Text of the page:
UK Policy Briefings
Social Care, Gender and Covid-19
Date Posted: Monday 23rd November 2020
- WBG is in favour of a Universal Care Service that provides residential, domiciliary, and other forms of care, free at the point of delivery. It would have equal standing to the NHS.
- The need to reform the social care sector is long standing. After decades of cuts, deregulation and privatisation, the Covid-19 pandemic has made reform even more necessary and urgent.
- The care sector is dominated by private providers focused on profits and cost minimisation rather than appropriate care provision for those who need it.
- Deregulation has resulted in policy makers and practitioners with insufficient knowledge of the social care market and its fragilities. England has no national body responsible for the planning, registration and training of the workforce. Counted among key workers, social care staff are poorly trained, paid and treated.
- There are increasing geographical inequalities in the social care system. Central government grants to Local Authorities have halved since 2010. Income from local taxes have been insufficient to compensate for the cuts.
- Shortages of residential and domiciliary services have been rising especially in those areas with the greatest needs. In 2019 one in seven old people (1.4 million) living at home were not getting the care and support they needed,  a 50% increase since 2010. In some areas in the country there are ‘care deserts’ where there are no longer any residential care or nursing home beds. These services need to be local.
- Staff shortages are high: estimates suggest that in a workforce of 1.2 million there are 120,000 social care staff vacancies. Nearly a fifth of the current workforce were not born in the UK. The post-Brexit immigration system will exclude thousands of potential care workers because of their low pay and lack of qualifications. Investment in improving the training, pay and career opportunities of both the current and a future workforce is very urgent.
- The numbers of unpaid carers have grown steadily over the last two decades as overall life expectancies have increased but healthy life expectancies have not kept pace in the most deprived areas. Over the same period the number of adults with special needs and disabilities of working age has also grown. Since the onset of COVID-19 the numbers of unpaid carers have increased by an estimated 4.5 million to over 13.6 million in total.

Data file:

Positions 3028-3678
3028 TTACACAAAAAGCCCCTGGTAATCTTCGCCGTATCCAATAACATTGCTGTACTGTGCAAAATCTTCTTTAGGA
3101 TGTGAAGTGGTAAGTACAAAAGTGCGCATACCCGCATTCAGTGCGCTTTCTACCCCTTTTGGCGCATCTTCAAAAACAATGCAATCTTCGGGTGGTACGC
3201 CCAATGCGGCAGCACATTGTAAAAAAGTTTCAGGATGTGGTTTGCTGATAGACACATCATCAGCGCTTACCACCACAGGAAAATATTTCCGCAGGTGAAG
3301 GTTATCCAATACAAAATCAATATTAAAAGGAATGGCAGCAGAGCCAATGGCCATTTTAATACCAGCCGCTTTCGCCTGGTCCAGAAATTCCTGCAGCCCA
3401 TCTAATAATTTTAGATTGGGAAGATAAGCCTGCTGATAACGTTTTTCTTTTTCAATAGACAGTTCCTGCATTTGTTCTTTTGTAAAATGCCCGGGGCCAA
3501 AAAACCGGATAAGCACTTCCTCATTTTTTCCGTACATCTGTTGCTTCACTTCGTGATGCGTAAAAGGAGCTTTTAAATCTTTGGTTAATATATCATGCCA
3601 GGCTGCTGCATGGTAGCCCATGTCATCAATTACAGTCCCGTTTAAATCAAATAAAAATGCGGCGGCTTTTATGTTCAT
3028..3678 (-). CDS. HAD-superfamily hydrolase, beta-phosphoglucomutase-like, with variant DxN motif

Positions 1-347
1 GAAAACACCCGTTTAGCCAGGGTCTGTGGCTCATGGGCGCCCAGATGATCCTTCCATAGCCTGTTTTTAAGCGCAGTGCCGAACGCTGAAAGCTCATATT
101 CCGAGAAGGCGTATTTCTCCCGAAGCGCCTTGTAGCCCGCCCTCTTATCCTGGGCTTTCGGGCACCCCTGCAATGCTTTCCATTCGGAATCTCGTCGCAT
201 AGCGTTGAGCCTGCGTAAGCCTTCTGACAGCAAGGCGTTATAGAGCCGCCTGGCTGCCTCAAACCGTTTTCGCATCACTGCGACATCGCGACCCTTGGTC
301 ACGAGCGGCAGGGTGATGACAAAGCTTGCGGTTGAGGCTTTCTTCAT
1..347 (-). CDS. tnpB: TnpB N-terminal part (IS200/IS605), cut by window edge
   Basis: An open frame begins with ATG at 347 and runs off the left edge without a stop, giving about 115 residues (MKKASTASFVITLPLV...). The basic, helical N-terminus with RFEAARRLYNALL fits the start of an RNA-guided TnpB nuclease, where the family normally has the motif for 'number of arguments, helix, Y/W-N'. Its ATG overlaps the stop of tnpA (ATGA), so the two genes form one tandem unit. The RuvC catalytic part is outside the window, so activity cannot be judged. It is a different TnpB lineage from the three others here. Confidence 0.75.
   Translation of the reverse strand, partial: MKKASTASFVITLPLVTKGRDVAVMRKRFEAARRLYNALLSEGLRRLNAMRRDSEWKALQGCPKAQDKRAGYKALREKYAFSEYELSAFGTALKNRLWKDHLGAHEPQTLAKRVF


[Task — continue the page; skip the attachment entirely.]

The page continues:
- The needs of carers for more support from local social care services are growing. The ill-health and hardships experienced by family carers of all ages who have been shielding those needing their care during lockdown have remained invisible behind closed doors. As furlough is phased out their difficulties will become more visible.
- Those needing to combine paid employment with care will need services to support them as well as for those they are caring for. They also need employers offering flexible work and the right to periods of paid and unpaid leave
- The crisis in social care exacerbates gender inequality since women are more likely than men to work in care, be in receipt of care in old age and to take on responsibility for unpaid care for children, elderly, disabled and/or vulnerable people.
- WBG calls for a new settlement for social care that provides a stable, sustainable funding base to ensure that rising care needs are met now and into the future.
- The Universal Care Service should be funded at the national level to avoid the entrenchment of regional inequalities but delivered in response to local need and becoming well-integrated with community health services, in particular, and other local community services in general.
Investment in care is not only needed to transform our broken social care system, it is also a good way to stimulate employment, reduce both the gender employment and pay gaps and counter the inevitable economic recession as the UK comes out of lockdown.